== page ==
N.H. Nixes Union-Shop Ban

February 17, 2017 
By Steven Wishnia

Concord, NH - The New Hampshire state House voted 200-177 Feb. 16 to reject a bill that would have outlawed the union shop, preventing the Granite State from becoming the first one in the Northeast with such a law.

“It’s an extremely significant and gratifying win for organized labor,” Jim Durkin, legislative director for AFSCME Council 93, which represents more than 4,000 public-sector workers in New Hampshire, told LaborPress.

More than 30 Republicans, who hold a 223-174 majority in the House, voted to defeat the so-called “right to work” bill, which would have made it illegal for union contracts to require nonmembers to pay fees to cover the cost of representation. No Democrats voted for it. The House also voted against allowing any reconsideration of it until the 2019 session.

Union members wearing “Right to Work Is Wrong for Workers” filled the House galleries. “Today a bipartisan majority confirmed that ‘Right to Work’ is still wrong for New Hampshire, and this vote should be the final nail in the coffin,” state AFL-CIO President Glenn Brackett said in a statement. “Across the Granite State, working people stood together against this corporate-backed legislation that would cripple our ability to speak up on the job. We thank the legislators who let workers’ voices rise above special interests.’”

The bill passed the state Senate 12-11 last month, and Gov. Chris Sununu said he would sign it. House Speaker Shawn Jasper, who supported the bill but was reluctant to denounce fellow Republicans who opposed it, took the unusual step of turning the duty of presiding over the floor to another representative, so he could vote for it.

House Majority Leader Dick Hinch argued that the bill “is not union-busting,” but “gives individuals the choice to participate and contribute, or not, based on their own best judgment.” It’s “a direct attack on our livelihood,” responded Rep. Sean Morrison, a Republican who works as a union firefighter in the state’s coastal region.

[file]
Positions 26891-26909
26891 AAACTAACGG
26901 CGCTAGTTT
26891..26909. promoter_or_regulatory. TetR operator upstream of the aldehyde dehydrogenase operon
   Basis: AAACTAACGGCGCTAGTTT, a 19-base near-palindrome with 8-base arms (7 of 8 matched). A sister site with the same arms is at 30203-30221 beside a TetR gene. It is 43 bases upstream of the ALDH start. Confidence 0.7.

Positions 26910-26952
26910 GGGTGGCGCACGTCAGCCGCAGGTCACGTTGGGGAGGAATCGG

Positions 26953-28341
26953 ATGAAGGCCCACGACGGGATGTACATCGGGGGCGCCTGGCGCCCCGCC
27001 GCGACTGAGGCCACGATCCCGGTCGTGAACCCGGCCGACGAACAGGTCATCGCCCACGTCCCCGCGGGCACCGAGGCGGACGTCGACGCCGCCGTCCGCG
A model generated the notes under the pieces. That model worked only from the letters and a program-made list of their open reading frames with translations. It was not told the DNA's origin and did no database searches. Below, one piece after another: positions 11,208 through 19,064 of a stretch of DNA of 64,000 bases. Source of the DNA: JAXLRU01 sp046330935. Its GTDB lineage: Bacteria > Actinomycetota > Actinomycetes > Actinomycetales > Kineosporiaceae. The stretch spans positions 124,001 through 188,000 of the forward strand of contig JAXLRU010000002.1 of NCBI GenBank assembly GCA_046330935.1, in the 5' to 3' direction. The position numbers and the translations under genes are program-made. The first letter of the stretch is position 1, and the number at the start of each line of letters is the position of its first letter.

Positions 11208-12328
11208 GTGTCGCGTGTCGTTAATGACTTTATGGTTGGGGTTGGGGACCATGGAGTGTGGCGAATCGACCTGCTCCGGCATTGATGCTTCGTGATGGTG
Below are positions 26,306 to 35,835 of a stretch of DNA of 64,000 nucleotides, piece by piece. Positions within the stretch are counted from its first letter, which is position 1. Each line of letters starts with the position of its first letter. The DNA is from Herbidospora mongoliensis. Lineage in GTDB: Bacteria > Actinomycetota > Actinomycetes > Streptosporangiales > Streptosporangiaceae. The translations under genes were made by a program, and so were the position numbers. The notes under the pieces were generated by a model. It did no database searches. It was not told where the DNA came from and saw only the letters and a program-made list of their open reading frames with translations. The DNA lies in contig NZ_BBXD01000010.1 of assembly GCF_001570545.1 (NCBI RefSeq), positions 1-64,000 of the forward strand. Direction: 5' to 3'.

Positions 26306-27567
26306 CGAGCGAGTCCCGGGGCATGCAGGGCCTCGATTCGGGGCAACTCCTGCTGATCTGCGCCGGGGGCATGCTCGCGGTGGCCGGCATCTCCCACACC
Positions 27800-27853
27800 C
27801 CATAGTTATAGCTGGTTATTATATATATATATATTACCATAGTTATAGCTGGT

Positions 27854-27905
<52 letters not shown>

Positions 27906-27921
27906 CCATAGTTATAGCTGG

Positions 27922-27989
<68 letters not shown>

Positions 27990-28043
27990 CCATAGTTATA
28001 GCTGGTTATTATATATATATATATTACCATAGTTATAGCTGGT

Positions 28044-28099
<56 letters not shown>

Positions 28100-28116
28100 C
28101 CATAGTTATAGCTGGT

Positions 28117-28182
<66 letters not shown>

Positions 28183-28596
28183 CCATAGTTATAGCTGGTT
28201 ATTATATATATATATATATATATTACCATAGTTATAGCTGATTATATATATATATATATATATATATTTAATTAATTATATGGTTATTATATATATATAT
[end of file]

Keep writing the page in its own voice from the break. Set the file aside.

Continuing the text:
Outside groups, such as Americans for Prosperity and the National Right to Work Committee, had lobbied hard for the bill, hoping that with Republicans having won control of the governorship and both houses of the state General Court last November, New Hampshire would join Kentucky and Missouri as states that have banned the union shop this year. That would have given union opponents a major geographic beachhead: None of the 28 states that have enacted such laws are in New England or the Northeast.

When the bill was introduced in January, Durkin says, it was “viewed as a slam-dunk.” But unions built a strong bipartisan coalition “purely from the grass-roots level.” They held meetings in legislators’ districts, knocked on their office doors, had constituents call them, and met with leaders.

Persuading GOP members to go against their party leadership, he says, was a matter of “simply arming them with the facts” about how the bill would hurt workers and not help the state’s economy. Jim Roche, president of the New Hampshire Business and Industry Association, inadvertently debunked the argument that it was primarily about workers’ freedom to abstain from funding unions on Feb. 8, when he told the House Labor Committee, “I think the underlying point is that in ‘right-to-work’ states, organized labor often has less success organizing.” If an employer can avoid having to negotiate with a union, he added, “that’s a positive for them.”

It also helped, Durkin adds, that key groups lobbying for the bill came from out of state and were clearly trying to “crush the power of labor.’

“They thought they had a clear win in the Granite State,” he says. “But they were wrong.”

Unions’ next battle in New Hampshire, he adds, will be against a bill that would prevent them from having dues deducted from public-sector workers’ paychecks.


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